SIG/III Announces Paper Contest Winners
ASIS&T Special Interest Group/International Information Issues (SIG/III) has completed judging for its 12th International Paper Contest. The following individuals and paper titles are the winners in 2011:

First Place: Eustache Męgnigbęto, Republic of Benin, for Structure of the Reachability Social Network of Beninese Library and Information Professionals

Second Place: Muzammil Tahira, Pakistan, for What Next? New Databases, Metrics, Services or New Epistemology for Research Evaluation

Third Place: Swati Bhattacharyya, India, for Exploring the Notion of Contextual Use: A Case Study of the Use of Electronic Resources in an Indian Research Organization

Maqsood Shaheen, chair; Alma Rivera, co-chair; Fatih Oguz, co-chair; and members of the SIG/III board served as jurors for the 2011 competition.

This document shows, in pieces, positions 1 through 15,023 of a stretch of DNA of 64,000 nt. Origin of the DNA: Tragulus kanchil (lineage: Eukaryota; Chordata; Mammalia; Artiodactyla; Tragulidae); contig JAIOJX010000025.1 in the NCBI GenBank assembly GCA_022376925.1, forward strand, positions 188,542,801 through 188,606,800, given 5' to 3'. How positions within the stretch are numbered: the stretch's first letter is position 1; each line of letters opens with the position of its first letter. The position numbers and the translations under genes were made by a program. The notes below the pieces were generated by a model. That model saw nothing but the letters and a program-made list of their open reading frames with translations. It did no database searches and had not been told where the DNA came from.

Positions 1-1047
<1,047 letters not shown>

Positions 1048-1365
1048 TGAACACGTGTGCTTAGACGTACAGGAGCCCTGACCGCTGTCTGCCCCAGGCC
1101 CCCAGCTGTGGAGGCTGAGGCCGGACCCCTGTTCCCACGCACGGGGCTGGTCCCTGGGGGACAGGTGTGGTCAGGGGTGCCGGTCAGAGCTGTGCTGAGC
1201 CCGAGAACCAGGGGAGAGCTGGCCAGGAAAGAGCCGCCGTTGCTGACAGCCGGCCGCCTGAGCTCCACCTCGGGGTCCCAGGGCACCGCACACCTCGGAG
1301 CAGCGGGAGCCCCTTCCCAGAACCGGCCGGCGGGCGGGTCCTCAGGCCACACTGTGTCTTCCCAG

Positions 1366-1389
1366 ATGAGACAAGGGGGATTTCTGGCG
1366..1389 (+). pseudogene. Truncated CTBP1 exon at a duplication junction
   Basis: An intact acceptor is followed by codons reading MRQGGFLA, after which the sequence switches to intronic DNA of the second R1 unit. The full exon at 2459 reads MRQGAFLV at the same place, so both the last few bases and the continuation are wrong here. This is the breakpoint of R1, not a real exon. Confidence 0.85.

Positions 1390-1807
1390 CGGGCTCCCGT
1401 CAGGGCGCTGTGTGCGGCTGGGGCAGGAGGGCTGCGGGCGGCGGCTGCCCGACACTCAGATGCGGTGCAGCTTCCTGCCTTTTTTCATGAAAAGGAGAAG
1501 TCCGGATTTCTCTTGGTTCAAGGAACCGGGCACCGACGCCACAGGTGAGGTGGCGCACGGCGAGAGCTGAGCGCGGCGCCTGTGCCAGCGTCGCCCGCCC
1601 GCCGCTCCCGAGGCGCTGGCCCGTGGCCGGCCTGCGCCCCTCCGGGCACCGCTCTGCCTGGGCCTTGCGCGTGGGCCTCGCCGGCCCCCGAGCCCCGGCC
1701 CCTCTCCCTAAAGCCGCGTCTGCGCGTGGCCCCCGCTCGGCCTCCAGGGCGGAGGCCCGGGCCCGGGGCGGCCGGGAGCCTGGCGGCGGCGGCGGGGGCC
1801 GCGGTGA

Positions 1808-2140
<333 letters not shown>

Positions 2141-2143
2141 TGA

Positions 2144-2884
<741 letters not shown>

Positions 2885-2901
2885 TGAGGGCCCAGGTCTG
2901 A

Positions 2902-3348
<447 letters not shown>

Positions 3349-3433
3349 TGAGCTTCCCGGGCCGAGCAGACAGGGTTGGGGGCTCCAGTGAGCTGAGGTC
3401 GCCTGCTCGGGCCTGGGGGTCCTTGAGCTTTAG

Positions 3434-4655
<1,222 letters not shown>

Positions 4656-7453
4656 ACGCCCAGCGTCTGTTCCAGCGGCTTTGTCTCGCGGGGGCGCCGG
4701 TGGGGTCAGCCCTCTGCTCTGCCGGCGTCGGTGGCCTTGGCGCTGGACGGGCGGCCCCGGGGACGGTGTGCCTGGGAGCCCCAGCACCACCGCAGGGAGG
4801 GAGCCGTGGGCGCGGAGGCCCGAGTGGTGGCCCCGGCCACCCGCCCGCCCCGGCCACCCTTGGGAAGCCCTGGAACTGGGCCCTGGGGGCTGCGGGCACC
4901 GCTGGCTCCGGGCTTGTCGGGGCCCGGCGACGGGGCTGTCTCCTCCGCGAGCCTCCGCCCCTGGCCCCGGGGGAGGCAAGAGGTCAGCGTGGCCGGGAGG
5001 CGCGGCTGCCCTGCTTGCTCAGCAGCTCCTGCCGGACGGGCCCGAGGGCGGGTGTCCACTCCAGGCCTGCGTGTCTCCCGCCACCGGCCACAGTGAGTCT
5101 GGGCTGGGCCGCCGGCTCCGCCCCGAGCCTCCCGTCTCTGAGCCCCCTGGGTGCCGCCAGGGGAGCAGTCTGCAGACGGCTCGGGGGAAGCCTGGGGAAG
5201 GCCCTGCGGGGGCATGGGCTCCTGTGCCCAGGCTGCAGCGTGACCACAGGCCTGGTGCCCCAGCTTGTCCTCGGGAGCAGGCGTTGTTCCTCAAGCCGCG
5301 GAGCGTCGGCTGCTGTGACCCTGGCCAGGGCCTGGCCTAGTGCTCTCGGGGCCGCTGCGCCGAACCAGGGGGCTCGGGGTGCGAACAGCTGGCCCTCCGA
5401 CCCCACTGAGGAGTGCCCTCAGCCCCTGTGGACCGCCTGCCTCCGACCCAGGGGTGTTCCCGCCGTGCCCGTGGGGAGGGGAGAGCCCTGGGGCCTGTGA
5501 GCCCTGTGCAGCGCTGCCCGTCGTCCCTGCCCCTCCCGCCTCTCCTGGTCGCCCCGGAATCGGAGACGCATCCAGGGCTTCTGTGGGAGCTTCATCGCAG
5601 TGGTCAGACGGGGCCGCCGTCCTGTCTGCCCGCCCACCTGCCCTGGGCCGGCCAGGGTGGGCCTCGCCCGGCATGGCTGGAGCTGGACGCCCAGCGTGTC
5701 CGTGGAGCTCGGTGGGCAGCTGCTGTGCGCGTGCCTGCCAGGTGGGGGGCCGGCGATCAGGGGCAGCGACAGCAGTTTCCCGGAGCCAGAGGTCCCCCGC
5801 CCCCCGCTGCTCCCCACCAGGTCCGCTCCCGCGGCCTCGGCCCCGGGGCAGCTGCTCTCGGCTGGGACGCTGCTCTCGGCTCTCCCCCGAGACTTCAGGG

The principal authors of each of the three winning papers will be awarded a two-year individual membership to ASIS&T. In addition, the first place winner will be awarded a minimum of $1,500 to attend the 2011 ASIS&T Annual Meeting in New Orleans. 

Madeline HendersonMadeline Henderson
Madeline Mary (Berry) Henderson, one of the one of the foremost pioneers of chemical information science and a member of ASIS&T for over 50 years, died July 17, in Frederick Memorial Hospital in Frederick, MD. She is survived by her four children, ten grandchildren and one great grandchild. 

She was born in Merrimac, Massachusetts, on September 3, 1922, daughter of a naval architect and registered nurse. She received her A.B. degree in chemistry from Emmanuel College in 1944. Later in life, in 1977, she received a master’s degree in public administration from American University.